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The sneaky shopping centre tactics designed to get you to stay

The sneaky shopping centre tactics designed to get you to stay

If you’ve ever gotten lost in a shopping centre, you’re not alone. In fact, it’s designed that way to be confusing and to get you to spend more money.

“There is a whole lot of psychology involved and fundamentally the final shopper is not high on the list of concerns,” University College London architecture professor Alan Penn said to news.com.au.

One popular tactic employed by shopping centres is known as the “dog bone” and is embedded into the way that the floor plans are designed.

“The dog bone design for shopping malls comes from the US and is geared to a culture of car access,” Prof Penn said.

“The aim is to get people in and then to keep them in as long as possible wandering up and down the length of the bone between anchor stores.”

Another tactic is not having clocks in the shopping centre so you can’t see how much time you’ve spent in the shopping centre, but with the popularity of smartphones that have clocks on them, this doesn’t impact the shopper as much as it used to.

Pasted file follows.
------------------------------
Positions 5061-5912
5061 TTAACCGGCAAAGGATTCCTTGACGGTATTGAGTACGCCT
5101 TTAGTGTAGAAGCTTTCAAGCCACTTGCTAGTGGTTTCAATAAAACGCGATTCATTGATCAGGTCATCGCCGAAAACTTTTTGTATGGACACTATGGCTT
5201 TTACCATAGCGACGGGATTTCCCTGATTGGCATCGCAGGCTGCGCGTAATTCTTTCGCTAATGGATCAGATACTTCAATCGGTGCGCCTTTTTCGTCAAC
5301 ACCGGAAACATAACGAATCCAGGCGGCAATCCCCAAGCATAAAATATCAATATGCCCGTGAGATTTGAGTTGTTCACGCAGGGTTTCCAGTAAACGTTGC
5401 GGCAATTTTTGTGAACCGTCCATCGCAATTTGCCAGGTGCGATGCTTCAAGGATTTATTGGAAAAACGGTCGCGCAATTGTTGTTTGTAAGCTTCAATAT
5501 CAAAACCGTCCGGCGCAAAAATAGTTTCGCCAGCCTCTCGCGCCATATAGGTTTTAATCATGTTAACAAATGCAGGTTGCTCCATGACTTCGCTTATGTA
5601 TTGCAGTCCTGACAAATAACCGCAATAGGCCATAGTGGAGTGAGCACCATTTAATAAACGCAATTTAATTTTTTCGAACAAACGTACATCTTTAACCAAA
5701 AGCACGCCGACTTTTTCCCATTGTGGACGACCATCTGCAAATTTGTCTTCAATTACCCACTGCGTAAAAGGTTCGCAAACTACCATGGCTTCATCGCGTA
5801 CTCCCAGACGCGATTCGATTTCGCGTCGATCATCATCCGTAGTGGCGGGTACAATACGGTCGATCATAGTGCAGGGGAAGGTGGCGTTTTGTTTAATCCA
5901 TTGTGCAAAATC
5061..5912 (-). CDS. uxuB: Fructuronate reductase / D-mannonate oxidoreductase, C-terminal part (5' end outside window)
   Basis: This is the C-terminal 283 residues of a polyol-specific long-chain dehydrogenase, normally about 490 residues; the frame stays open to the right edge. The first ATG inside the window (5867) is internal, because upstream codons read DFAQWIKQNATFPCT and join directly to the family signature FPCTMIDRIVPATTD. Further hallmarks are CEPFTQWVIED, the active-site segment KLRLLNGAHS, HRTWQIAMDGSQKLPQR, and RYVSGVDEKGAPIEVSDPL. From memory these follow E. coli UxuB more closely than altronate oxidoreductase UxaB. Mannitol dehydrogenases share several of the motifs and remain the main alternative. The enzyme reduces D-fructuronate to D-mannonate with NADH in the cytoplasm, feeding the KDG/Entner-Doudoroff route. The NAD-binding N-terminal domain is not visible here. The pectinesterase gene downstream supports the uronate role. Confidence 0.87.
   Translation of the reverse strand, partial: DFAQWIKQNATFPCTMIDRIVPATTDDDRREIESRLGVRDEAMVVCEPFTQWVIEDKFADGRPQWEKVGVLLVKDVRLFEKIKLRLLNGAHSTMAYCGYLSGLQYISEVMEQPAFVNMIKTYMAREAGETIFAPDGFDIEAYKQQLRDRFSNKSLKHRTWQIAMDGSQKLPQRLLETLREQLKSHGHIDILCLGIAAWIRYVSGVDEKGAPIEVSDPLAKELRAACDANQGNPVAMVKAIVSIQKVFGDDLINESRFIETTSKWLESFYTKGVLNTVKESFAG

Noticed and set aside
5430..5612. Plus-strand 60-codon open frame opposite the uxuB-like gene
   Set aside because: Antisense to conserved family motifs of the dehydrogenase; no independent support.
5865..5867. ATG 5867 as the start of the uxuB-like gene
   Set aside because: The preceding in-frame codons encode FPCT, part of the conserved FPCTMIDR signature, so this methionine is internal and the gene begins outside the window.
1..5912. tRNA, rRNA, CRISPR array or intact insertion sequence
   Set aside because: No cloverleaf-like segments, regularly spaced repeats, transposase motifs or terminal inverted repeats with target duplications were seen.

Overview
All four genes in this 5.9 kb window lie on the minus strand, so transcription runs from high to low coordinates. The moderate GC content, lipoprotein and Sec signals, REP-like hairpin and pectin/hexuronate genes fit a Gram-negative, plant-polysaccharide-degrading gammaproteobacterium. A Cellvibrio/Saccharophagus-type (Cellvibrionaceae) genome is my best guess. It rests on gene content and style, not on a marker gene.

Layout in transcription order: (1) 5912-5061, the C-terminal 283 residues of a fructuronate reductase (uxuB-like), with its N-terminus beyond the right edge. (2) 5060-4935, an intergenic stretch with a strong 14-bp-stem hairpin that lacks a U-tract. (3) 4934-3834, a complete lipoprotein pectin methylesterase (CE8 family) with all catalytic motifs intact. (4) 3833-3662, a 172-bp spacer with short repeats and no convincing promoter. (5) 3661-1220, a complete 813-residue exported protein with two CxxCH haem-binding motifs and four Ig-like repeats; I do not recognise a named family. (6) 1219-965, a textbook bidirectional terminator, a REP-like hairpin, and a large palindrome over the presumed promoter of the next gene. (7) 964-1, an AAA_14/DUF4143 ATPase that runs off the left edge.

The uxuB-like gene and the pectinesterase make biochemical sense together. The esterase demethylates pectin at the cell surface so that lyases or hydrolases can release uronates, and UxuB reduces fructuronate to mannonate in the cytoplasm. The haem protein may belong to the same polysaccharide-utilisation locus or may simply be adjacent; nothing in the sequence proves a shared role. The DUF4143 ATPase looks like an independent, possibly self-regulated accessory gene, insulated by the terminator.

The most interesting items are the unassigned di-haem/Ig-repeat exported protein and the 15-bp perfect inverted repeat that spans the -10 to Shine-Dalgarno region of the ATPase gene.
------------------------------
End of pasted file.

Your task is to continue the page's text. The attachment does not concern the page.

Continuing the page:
The food court is another tactic.

“One of the only thing centres used to do to get people to stay longer was to have a food court,” said Australian retail consultant Michael Baker.

“But it wasn’t too fancy, just a place to refuel so people could go around again.”

The final tactic? Getting you lost on purpose. 

By adding curves and making it confusing to get where you need to go, you’ll spend more money and time in the shopping centre.

Prof Penn said this made malls less “intelligible” which was the plan as, “it removes your ability to act with intention”.

However, due to the sharp decline of department stores in shopping centres, companies are having to reinvent the shopping centre in order to keep customers.

With the addition of cinemas, childcare centres and the demand from customers for more fancy food options, it’s clear what shopping centres need to do in order to keep customers happy.

“Food is no longer just fuel, it constitutes a shopping centre anchor in itself,” Mr Barker said.

“If you have al fresco dining then you need a very different design to the shoebox mall. You have to face outward to the streets, so expect more open air centres.”